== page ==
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Why Play is Important for Home Care Patients

This article was submitted by guest blogger, Bryan Agurcia (*)

Play theorist Brian Sutton-Smith shares his observation: “The opposite of play is not work, it is depression."

Play for healthWe can make certain assumptions about our clients. They are older adults, retired, may or may not have family nearby, need some type of assistance with certain basic tasks in their home, and the number of friends they have is decreasing each year.

All these assumptions can make anyone feel depressed! Life is not easy, and your attitude as you age is within your control and can ALWAYS benefit from some type of playful or fun activity. Always.

The definition of play according to the National Institute of Play is:" … a state of being that is intensely pleasurable. It energizes and enlivens us. It eases our burdens, renews a natural sense of optimism and opens us up to new possibilities."

Here are some examples of play taken from Sutton-Smith's last book "The Ambiguity of Play":


        playing with metaphors

   flower arranging

        playing tricks





   create a play






   playing music

        kite flying

These are but a few of the many examples in the book. I do not expect caregivers and clients to do all or any of these but only present how diverse play activities can be but are not usually  thought about as play. 

A most basic question for a caregiver is what is the client’s quality of life?

A definition I like to use for quality of life is: The degree to which a person enjoys the important possibilities in his or her life. 

How much joy/play/fun can or may exist in a client’s day or life is dependent upon being aware that we, as caregivers, can create an environment just by our tone of voice, the joke we decide to tell, the book we decide to read out loud or the music we decided to expose ourselves or our clients to on our visit.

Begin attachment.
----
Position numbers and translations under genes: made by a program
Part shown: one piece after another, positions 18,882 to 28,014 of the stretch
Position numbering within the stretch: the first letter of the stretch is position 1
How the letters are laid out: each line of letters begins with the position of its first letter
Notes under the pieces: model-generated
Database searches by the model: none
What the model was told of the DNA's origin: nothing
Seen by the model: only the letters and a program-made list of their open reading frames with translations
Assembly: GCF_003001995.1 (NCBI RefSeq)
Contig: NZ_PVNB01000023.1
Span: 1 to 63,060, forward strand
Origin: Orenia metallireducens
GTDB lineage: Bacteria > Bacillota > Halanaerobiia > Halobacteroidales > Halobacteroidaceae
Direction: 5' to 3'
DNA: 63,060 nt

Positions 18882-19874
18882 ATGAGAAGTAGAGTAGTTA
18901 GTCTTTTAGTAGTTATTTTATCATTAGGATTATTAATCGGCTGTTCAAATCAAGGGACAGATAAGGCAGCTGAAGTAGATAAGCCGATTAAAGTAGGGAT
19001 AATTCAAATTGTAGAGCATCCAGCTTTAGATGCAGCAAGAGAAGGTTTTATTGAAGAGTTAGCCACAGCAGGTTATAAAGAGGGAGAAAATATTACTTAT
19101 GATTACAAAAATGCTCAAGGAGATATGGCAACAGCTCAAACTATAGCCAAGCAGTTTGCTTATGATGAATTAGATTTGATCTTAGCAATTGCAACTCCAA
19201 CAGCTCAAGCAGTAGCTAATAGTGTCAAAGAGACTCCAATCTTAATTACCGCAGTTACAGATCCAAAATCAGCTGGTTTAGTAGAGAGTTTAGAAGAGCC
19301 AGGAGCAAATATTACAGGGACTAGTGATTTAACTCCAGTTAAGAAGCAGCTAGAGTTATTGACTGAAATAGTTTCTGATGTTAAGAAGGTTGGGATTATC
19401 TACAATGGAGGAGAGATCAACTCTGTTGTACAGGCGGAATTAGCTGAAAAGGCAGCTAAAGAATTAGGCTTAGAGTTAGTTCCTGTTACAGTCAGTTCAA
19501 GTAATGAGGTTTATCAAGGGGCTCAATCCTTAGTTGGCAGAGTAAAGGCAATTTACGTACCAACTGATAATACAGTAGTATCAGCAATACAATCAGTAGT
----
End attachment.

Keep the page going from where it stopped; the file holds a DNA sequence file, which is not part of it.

Consider as study which found  that most people will listen to the greatest variety of music up to about age 30 and then never go past what they are comfortable with at that age.   

I decided to experiment with one of my clients while training her at home. I saw old records and asked if we could play them while working together. She liked the idea and we started playing them upon each visit.  I noticed how she would sing and dance every time without a care in the world. So, I was curious to explore more and asked if I could bring in any music I could find.  So, I started just picking music randomly at the library for myself and then sharing it with her. The results: she has enjoyed the exposure to different types of music that were foreign to her. She is exposed to something novel and experiences joy doing it. This is part of a playful spirit: explore and discover without pre-judgement. Research has shown that a playful attitude without fail has a positive effect mentally, socially, emotionally and physically at EVERY age!

This I am certain of with my daughter of 8 and my client of 86: I have to have the intention of bringing more play into my day and theirs and this requires nurturing the child in both of them and myself.

I believe the opportunities to bring play in the lives of caregivers and clients is infinite. It only takes the commitment that PLAY is a serious developmental requirement of people throughout the lifespan, the recognition that growing older in the United States of America is NOT easy, and that the child in us requires nurturing and caring for our entire life and not only in  childhood. 

Be Playful,

 Bryan Agurcia describes himself as a Wellness Imagineer.  His mission “ … to help enrich our lives with more daily  PLAY which helping us achieve  a more balanced and meaningful life.” Bryan has been a personal trainer with a Masters in gerontology for 22 years. He embraces a holistic approach which puts PLAY at the center of our life ultimately affecting our emotional,spiritual, social and physical self. Bryan blogs regularly for the Newton and Brookline Patch publications. Read more by Bryan

 At Ezra Home Care, we know that caregivers with an optimistic disposition have a strong ability to meet the challenges inherent in providing care. Finding the right caregiver requires more than simply matching your needs with the skills of a qualified individual. Our goal is to place one or more caregivers in your home that you and your family can develop a personal bond with. Read more about our caregivers.

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